In Sections 3.1 and 3.2, we prove, respectively, upper and lower bounds in (2.3), (2.11), and (3.4) with the constants represented in an integral form. Calculation of the integrals is postponed to Section 3.3.

##### 3.1. Proof of the Upper Bound

For any convex function , by the Jensen inequality, we have Denote , . By the inequality above, one has the following estimate with nonrandom right hand side: Assumption (1.18) yields . Therefore, in order to prove the upper bound either in (2.3) or in (2.11), it is sufficient to apply (3.7) to either or and then prove, respectively, . By assumption (2.6), for every , there exists such that

When , this easily provides Since is bounded on , (3.10) provides the second relation in (3.8).

When , similar argument leads to the relation analogous to (3.10) with replaced by . Consequently, with condition (2.10) in mind, it remains to prove that To that end, we choose , such that , and write for large enough Recall that , is dominated by , and is locally integrable under condition (2.10). Then, the first term in the above sum is negligible when . This proves (3.10) and completes the proof.

Similarly, for from the Jensen’s inequality for the convex function , we have

and consequently, for Similarly to (3.8), one can prove which provides the upper bound in (3.4).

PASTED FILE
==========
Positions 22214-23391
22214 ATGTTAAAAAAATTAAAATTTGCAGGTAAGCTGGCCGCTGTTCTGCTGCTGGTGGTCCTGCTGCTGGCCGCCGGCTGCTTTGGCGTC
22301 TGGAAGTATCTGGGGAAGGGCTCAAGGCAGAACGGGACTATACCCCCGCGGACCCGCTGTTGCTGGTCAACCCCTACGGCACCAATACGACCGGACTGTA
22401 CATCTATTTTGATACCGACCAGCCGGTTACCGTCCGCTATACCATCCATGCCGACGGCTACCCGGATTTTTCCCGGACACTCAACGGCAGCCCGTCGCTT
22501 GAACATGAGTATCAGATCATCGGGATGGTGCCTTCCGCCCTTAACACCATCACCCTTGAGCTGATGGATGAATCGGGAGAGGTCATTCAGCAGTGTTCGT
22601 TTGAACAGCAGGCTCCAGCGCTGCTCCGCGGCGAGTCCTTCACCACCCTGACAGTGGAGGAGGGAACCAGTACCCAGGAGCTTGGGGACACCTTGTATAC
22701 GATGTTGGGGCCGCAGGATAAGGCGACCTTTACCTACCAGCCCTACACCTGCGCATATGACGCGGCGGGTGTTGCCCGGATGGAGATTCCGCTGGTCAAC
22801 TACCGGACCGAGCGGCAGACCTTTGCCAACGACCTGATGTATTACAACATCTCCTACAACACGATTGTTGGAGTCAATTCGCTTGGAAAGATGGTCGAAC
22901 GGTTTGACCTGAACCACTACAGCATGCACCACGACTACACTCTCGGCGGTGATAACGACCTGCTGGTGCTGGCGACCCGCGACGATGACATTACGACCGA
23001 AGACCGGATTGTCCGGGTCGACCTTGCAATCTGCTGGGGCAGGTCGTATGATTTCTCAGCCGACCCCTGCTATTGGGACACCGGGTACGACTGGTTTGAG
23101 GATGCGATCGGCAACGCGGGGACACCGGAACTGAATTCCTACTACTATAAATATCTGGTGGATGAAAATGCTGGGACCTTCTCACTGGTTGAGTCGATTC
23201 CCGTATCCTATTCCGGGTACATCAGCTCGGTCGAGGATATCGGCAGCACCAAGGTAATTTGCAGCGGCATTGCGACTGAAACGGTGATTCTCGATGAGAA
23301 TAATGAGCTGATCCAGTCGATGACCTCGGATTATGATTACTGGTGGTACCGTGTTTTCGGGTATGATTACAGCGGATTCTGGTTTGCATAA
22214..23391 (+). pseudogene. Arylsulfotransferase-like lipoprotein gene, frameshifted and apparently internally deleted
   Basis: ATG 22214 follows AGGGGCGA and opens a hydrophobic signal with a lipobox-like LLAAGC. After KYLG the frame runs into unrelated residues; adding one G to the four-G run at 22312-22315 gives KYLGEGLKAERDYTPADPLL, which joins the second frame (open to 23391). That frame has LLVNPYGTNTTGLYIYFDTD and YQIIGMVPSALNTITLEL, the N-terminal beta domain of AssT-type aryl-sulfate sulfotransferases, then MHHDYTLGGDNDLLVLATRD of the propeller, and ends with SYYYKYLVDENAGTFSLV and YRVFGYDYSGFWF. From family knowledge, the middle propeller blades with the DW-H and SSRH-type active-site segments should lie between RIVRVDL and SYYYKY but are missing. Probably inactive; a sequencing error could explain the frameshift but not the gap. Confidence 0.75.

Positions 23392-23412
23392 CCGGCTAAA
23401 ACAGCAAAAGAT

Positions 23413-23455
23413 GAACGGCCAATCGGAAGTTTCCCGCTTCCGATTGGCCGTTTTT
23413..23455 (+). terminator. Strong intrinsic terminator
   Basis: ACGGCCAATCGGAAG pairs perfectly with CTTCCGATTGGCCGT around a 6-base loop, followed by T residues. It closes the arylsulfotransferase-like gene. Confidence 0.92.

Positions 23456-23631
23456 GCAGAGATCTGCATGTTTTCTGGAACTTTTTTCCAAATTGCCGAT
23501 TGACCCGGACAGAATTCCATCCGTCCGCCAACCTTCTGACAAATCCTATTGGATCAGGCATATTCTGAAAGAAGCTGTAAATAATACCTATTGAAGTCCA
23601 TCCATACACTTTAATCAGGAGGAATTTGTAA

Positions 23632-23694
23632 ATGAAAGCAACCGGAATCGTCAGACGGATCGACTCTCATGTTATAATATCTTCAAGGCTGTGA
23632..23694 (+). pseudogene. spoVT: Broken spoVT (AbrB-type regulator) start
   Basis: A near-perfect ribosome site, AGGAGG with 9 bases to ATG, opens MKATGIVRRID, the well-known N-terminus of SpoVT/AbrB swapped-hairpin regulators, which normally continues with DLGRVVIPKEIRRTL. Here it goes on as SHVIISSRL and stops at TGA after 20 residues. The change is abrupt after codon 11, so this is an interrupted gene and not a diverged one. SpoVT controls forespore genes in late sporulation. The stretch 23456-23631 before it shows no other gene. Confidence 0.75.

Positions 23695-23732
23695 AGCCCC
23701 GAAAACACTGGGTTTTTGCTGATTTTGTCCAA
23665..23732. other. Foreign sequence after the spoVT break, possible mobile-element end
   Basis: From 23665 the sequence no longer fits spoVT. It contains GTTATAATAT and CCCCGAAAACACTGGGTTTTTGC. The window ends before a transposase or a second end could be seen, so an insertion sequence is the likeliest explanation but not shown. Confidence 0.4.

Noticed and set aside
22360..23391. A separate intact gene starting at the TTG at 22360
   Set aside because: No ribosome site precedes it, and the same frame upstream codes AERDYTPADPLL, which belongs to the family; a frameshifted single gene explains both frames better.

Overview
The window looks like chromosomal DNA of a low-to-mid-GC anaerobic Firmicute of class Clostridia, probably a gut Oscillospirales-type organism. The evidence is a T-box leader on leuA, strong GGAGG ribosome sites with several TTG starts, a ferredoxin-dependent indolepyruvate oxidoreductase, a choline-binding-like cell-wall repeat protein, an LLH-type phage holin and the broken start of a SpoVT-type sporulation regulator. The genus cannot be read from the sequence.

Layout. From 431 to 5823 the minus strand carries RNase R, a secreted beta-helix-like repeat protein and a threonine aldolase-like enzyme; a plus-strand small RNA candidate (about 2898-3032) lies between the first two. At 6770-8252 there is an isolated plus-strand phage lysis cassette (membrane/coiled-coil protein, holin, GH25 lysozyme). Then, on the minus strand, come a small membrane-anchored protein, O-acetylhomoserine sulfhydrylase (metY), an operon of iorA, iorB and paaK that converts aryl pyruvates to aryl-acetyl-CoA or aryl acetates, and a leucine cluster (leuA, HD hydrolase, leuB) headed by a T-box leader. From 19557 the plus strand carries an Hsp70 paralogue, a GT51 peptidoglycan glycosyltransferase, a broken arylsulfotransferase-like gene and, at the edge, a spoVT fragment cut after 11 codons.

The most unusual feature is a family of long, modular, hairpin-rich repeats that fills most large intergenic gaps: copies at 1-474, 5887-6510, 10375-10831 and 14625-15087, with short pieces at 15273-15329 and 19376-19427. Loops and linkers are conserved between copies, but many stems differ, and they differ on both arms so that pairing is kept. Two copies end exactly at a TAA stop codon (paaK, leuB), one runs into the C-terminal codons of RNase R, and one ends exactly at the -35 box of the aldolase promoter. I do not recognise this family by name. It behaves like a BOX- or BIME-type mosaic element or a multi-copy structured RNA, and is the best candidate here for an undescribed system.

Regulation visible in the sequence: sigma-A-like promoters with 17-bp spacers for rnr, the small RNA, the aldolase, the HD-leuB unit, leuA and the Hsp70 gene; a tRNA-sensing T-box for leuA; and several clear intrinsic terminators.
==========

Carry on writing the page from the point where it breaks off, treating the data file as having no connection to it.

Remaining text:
##### 3.2. Proof of the Lower Bound

For a fixed , take fixed but large enough so that Take and consider the set keeping the notation . By the scaling property and the well-known small balls probability asymptotics for the Brownian motion, we have, for large enough, with some constant . Therefore, condition yields Take . On the set , one has Then, for large enough to provide , we have Therefore, a two-sided estimate is valid on the set for every with . Observe that (3.22) is a pointwise estimate for a Brownian trajectory from a “small ball” and for a point outside a “large ball” . On the other hand, (3.19) shows the “small Brownian ball” is “heavy” in the sense that its probability is sufficiently large, in respective logarithmic scale. These observations provide a straightforward tool for proving lower bounds in (2.3)–(3.4).

Since is nonnegative and nondecreasing, (3.22) yields on with Together with (1.21) and (3.19), this inequality provides for every , , . Since this completes the proof of the lower bound in (2.3).

Since is nonincreasing and satisfies , (3.22) yields on with

Since this provides the lower bound in (3.5).

Finally, is nondecreasing in first coordinate and nonincreasing in second coordinate. In addition, , and hence (3.22) yields in the case on with Together with (3.2) and (3.19), this inequality provides for every , , . Since

this completes the proof of the lower bound in (3.4).

##### 3.3. Calculation of the Integrals